Basically, player-made quests is one way to do it.. and not just "one-time quests", but unlimited quests too. There's also randomly generated quests, but I prefer player made because completing the quests actually can effect the game world instead of the relevence just being an illusion (like in practically all mmorpgs).

Actually, some quests in dragon fable are one-time group quests that actually effect the game world.. They take days to complete.. It's pretty cool, playing and actually making a difference..

EDIT: Oh and you know what else, the company behind EVE Online is releasing an FPS shooter that shares the same consistent game world as the MMO. It's not necessarily "quests", I think its more like missions.. Idk, EVE has always been a complicated game, but essentially EVE players can pay Dust 514 players (the FPS) to win battles on certain planets. When they win, they get their payment, and the EVE player that created the mission gets the planet in which he can set up buildings and **** to accumulate resources for upgrading his ship (or selling) in EVE. The demand will always exist too since dying in EVE is common and when you do you lose your ship and all weapons that were on it (its not that big a deal though, you keep your character and his stats, you just gotta buy new ships and weapons or just stock up on em). It's pretty cool if you have the patience to get into it.

Edited by chris_devl, 14 May 2012 - 01:38 AM.

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#11 Yal

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Posted 16 May 2012 - 12:33 PM

There's one bad thing with the player scourging up the quest reward, and that is: players don't want to give away their hard-earned cash for something they can get for free.


Suggestion: when you make the reward of a quest, the game will add an additional 50% to the rewards, so if you scourge up 1000 gold as reward for a quest, the player who completes it will get 1500 gold in pocket.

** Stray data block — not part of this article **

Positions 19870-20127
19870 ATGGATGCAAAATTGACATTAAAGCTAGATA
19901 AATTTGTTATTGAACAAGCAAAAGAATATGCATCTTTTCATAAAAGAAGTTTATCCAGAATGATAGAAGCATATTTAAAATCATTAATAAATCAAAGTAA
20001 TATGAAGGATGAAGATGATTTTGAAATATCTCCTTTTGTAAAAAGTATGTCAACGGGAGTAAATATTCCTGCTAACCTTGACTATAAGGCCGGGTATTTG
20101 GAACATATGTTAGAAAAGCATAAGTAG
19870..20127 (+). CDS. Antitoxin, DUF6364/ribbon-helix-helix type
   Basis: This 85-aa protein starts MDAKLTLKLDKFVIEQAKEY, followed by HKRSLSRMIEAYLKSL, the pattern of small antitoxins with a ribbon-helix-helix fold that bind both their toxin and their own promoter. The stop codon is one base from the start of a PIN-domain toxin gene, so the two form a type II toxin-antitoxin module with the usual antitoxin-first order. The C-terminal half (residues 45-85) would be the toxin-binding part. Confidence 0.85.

There's a possible exploit with mutual questing, though (player A makes an easy quest and offers his entire fortune, player B completes it and gets 1.5x player A's fortune, he sets up an easy quest for the original amount of cash and keeps the 50% bonus, then rinse and repeat). You should try to somehow limit that, for instance by putting a cap on the quest reward that's based on the value on the stuff you need to obtain, so that for instance you can't offer a bigger reward than twice the value of the stuff you need to bring. (Aka a Lonely Wolf Fur is worth 500G, so the max reward for a quest where you get exactly one of these is 1000G, out of which 667G is offered by the quest maker)

You could also add a lower-cap for this at 50%, so you can't get less than 250G for a LWF. This also prevents players from forming cartelles and forcing people to sell their stuff cheaply.
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#12 Chris_Devl

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Posted 25 May 2012 - 01:55 AM

There's one bad thing with the player scourging up the quest reward, and that is: players don't want to give away their hard-earned cash for something they can get for free.



What makes you think they could get it for free??.. And sure they'd spend their hard-earned cash if it's worth the investment.. That's the point of currency after all :P...
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#13 Super Guy

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Posted 02 June 2012 - 09:42 PM

They would have to be randomly generated or something but I like the idea, I mean, it would be nice to be the only one in the "world" who killed the Skeleton King or whatever. I hate that feeling in MMOs when 10,000,000 or more other people killed him.
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#14 Markonicus

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Posted 03 June 2012 - 07:40 AM

One word: Skyrim. Well something like Radiant story but an improved version could generate interesting quests forever so it's not something out of reach of any modern game. Actually, maybe Elder Scrolls Online will have something like that.